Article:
Erdogan says Turkey would like better ties with Israel, but terms its Palestine policy ‘unacceptable’
President Recep Tayyip Erdogan said on Friday that Turkey would like to have better ties with Israel, but criticised Israeli policy toward Palestinians as “unacceptable” and a “red line” for Ankara, adding that intelligence talks resumed between the two sides.
The two countries have had a bitter falling out in recent years, despite strong commercial ties, expelling ambassadors in 2018. Ankara has repeatedly condemned Israel’s occupation in the West Bank and its treatment of Palestinians.
Speaking to reporters after Friday prayers in Istanbul, Erdogan said Turkey had issues with “people at the top level” in Israel and that ties could have been “very different” if it were not for those issues.
“The Palestine policy is our red line. It is impossible for us to accept Israel’s Palestine policies. Their merciless acts there are unacceptable,” Erdogan said.
“If there were no issues at the top level, our ties could have been very different,” he added. “We would like to bring our ties to a better point.”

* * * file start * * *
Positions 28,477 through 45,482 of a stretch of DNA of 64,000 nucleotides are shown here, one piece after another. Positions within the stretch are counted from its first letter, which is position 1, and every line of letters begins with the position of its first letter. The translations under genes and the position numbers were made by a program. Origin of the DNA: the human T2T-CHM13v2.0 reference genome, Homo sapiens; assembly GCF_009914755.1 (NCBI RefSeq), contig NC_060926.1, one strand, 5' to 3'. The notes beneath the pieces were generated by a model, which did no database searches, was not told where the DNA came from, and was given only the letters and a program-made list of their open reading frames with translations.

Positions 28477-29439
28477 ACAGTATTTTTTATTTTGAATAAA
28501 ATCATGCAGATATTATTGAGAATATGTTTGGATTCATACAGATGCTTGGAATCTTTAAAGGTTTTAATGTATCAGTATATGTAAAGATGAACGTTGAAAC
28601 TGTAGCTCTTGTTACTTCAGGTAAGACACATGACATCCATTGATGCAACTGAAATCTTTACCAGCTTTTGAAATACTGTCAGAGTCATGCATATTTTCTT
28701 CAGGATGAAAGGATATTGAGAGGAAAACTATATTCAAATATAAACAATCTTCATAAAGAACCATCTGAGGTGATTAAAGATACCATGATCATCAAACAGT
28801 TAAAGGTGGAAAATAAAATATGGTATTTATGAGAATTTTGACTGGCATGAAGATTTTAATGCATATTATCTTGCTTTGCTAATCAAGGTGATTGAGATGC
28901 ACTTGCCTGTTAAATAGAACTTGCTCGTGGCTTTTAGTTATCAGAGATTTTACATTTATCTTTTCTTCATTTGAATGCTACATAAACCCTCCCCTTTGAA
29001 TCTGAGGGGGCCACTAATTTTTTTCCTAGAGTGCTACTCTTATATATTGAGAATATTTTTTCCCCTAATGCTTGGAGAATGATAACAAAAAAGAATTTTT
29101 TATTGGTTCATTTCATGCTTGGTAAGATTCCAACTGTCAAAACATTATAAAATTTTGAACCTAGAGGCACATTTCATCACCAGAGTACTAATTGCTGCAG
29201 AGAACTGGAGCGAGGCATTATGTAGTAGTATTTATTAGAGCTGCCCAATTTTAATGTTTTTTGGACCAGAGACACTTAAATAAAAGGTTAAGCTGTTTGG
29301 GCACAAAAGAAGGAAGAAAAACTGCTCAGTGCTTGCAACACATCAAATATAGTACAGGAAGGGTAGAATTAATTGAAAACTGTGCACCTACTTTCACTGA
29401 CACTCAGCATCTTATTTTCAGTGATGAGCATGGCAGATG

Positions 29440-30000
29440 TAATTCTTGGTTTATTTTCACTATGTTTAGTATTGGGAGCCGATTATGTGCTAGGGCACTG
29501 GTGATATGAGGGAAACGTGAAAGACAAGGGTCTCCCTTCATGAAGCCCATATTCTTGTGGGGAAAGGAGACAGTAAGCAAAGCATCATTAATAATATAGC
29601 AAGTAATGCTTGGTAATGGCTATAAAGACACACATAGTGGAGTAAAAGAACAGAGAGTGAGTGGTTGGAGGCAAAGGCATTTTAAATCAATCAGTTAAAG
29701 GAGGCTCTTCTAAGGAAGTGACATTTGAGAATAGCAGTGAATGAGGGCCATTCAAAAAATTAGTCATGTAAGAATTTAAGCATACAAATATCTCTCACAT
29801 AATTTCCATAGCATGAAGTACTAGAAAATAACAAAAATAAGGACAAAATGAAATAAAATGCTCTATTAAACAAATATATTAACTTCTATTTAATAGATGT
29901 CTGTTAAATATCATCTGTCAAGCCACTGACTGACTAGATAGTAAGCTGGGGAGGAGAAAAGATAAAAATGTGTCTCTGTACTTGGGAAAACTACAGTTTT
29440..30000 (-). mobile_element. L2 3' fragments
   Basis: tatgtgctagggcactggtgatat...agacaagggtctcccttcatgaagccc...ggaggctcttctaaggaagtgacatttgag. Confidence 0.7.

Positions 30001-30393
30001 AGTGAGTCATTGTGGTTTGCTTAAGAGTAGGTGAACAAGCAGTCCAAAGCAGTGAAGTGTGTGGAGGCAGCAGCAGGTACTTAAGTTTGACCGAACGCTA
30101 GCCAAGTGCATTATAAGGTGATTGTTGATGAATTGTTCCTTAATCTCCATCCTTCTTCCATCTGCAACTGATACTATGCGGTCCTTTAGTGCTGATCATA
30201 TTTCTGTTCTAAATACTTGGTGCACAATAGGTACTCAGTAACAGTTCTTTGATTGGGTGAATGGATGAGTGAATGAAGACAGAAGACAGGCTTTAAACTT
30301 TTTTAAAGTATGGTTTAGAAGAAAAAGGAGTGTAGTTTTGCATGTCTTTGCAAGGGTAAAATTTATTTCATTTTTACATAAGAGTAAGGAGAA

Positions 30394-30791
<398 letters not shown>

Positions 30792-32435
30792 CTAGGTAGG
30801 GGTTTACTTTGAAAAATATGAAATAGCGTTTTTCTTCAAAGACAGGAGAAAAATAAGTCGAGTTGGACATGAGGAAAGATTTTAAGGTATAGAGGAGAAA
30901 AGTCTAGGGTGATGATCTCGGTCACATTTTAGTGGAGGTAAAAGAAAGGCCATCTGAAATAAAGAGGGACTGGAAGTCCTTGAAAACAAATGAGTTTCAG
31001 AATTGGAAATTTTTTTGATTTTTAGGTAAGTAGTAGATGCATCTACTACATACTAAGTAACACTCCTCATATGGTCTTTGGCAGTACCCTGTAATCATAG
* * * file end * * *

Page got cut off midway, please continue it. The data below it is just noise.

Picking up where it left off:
Turkey and Israel, former allies, expelled each other’s top diplomats in 2018 over clashes when dozens of Palestinians were killed by Israeli forces on the Gaza border. Ankara and Tel Aviv continue to trade with one another.
In August, Israel accused Turkey of giving passports to a dozen Hamas members in Istanbul, describing the move as “a very unfriendly step”, which his government would raise with Turkish officials.
Hamas seized Gaza from forces loyal to Palestinian President Mahmoud Abbas in 2007, and the group has fought three wars with Israel since then. Turkey says Hamas is a legitimate political movement that was elected democratically.
Israel, which has formalised ties with four Muslim countries this year, said on Wednesday it was working towards normalising ties with a fifth Muslim nation, possibly in Asia. Tunisia said on Tuesday it did not intend to normalise ties.
Ankara has slammed the US-brokered rapprochements between Israel and the United Arab Emirates, Bahrain, Sudan and Morocco, with Erdogan previously threatening to suspend diplomatic ties with the UAE and withdraw its envoy. It also slammed Bahrain’s decision to formalise ties as a blow to efforts to defend the Palestinian cause.
Palestinians have censured the US-brokered deals, seeing a betrayal of a long-standing demand that Israel first meet their statehood demand. Egypt and Israel established full relations in 1979 and Jordan in 1994.
Israel will hold a snap election in March after parliament failed on Tuesday to meet a deadline to pass a budget.